TAME, Colombia - In the cocaine-fueled conflict that imperils Colombia's priests, politicians, journalists and union officials at an alarming rate, few civilians face greater risk than the nation's rural teachers.
Working in impoverished areas where roads are mined and combat is frequent makes life difficult for teachers. But it is their use as pawns by leftist rebels and right-wing paramilitary forces that makes education a dangerous career choice in Colombia.
Until last month, third-grade teacher Marlene Rincon commuted from the government-controlled town of Tame into an area dominated by leftist guerrillas. But then she and more than a dozen other teachers received a stark ultimatum from the rebels: Move permanently into guerrilla-controlled territory or resign and never return.
Unwilling to live with her two daughters in a war zone, Rincon disobeyed the order and is under a guerrilla death threat. She is ready to move without assurance of a new job. Many of her colleagues have made the same decision.
"What the rebels want is for us to teach their politics to the students," Rincon said. "They want us to form the next generation of guerrillas. We don't think the same as them. We have to leave quickly. Our lives are at risk."
More than 200 teachers have been killed since 1999, most of them victims of the nation's 15,000-strong outlaw paramilitary army, according to the Federation of Colombian Teachers. Hundreds more teachers have fled in fear, closing dozens of schools and leaving thousands of students without a place to study, union officials say.
Union officials say insurgents target teachers because they often are the most educated people in rural communities. Many become leaders and represent a challenge to the rebels and paramilitaries alike.
This summer, 25 teachers in the southern state of Narino abandoned their posts after paramilitary forces killed a school director. Later, eight teachers fled an adjacent region after being threatened by leftist rebels, union officials say.
In Tame and the surrounding area, paramilitary gunmen are suspected of assassinating four teachers since September, said municipal and law enforcement officials. Another teacher was killed here last year in a rebel car-bombing.
More than 10 percent of the area's students are no longer in school because of the fighting and threats to teachers. The Colombian school year is at its midway point.
"It's a war of extremists," said Col. Jose Antonio Lopez, head of Colombia's National Police in Tame. "For the extreme right and left, you do what they say or die. It's that simple."
Rincon and other teachers say they try to remain neutral as they pass through insurgents' roadblocks each day. They avoid teaching subjects such as history, economics and social studies out of fear that student informants will relay their views to the insurgents - something that could trigger violent retribution.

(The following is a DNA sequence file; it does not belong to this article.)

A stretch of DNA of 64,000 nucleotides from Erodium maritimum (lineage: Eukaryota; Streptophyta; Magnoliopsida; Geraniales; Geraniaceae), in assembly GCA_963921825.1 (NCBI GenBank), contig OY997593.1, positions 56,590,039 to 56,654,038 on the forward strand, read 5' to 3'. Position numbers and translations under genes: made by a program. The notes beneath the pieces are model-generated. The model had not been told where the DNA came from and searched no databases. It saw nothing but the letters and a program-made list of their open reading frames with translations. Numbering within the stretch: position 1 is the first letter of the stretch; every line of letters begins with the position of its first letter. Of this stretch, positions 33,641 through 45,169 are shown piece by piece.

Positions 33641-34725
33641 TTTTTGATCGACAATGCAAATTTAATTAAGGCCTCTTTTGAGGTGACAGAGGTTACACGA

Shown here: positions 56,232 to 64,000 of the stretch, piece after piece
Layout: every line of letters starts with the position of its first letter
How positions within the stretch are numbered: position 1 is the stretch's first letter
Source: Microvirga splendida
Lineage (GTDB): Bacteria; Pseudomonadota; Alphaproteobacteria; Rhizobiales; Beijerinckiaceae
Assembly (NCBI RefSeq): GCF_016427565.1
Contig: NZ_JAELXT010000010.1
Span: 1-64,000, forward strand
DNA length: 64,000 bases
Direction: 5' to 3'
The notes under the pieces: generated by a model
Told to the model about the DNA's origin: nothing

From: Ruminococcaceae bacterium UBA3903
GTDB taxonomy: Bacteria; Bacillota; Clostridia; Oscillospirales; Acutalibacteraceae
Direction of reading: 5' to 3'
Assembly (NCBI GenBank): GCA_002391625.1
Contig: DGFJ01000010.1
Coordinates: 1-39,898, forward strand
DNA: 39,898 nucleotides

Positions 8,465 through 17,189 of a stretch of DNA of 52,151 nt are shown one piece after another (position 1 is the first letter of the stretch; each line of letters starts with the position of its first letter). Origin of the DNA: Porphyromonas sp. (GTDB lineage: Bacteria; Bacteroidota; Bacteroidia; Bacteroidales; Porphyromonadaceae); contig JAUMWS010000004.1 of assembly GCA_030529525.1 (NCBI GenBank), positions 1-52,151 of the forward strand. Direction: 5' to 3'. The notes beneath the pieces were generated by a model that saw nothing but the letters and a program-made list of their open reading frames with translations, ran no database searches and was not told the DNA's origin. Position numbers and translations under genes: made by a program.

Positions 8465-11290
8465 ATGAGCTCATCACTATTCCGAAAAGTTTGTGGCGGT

The insurgents sometimes force teachers to participate in political meetings and mine areas around schools. Even discipline is difficult in a region where the pupils sometimes are the sons and daughters of rebel or paramilitary forces, teachers say.
"One day I told a 12-year-old student that he needed to study, and he told me, 'I don't need to study because I'm going to be an assassin for the guerrillas,'" said Lucilia Garauito, a third-grade teacher who fled the Tame region four months ago.
Faced with such dangers, union officials are pressing the Colombian government to provide more security to teachers in war zones.
They are also asking that displaced teachers be moved quickly to safer areas where they can continue their careers. Union officials say that 92 teachers who fled rural zones are in Bogota waiting to be transferred to other posts.
But the financially strapped Colombian government lacks the resources to provide security and job guarantees to them even as it struggles to take back large swaths of territory ceded to the insurgencies.
Among the most dangerous places in Colombia for teachers is the northeastern state of Arauca, an oil-rich region long dominated by the nation's two rebel forces, the 18,000-member Revolutionary Armed Forces of Colombia, or FARC, and the smaller National Liberation Army, or ELN.
Since taking office last year, Colombian President Alvaro Uribe has launched a major offensive in the region, supported by U.S. military trainers and equipment. The offensive has sharply reduced the number of rebel attacks on a vital oil pipeline, but violence has soared, according to two recent reports.
A Colombian police official said about 140 people have been killed this year in and around Tame, a town of 30,000 in the heart of Arauca's prime agricultural and ranch lands. Last year, 170 were killed in the Tame region. Most victims are civilians killed by car bombs and mines, in crossfire and by assassination.
Maria del Socorro Colina, director of a Catholic academy in Tame, said about 50 parents whose children were enrolled in the school have fled this year in terror.
A 15-year-old student at a nearby school said her father was kidnapped in October at a rural paramilitary roadblock. His decapitated body was found floating in a river.
"I don't know why they killed him," said Jessica Pena. "He was a simple peasant. He was not involved in politics."
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